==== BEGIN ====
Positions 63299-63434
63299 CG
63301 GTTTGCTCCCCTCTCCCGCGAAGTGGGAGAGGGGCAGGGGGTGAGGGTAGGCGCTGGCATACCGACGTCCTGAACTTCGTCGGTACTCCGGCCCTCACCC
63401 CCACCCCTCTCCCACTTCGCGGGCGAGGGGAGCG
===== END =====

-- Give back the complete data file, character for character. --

Positions 63299-63434
63299 CG
63301 GTTTGCTCCCCTCTCCCGCGAAGTGGGAGAGGGGCAGGGGGTGAGGGTAGGCGCTGGCATACCGACGTCCTGAACTTCGTCGGTACTCCGGCCCTCACCC
63401 CCACCCCTCTCCCACTTCGCGGGCGAGGGGAGCG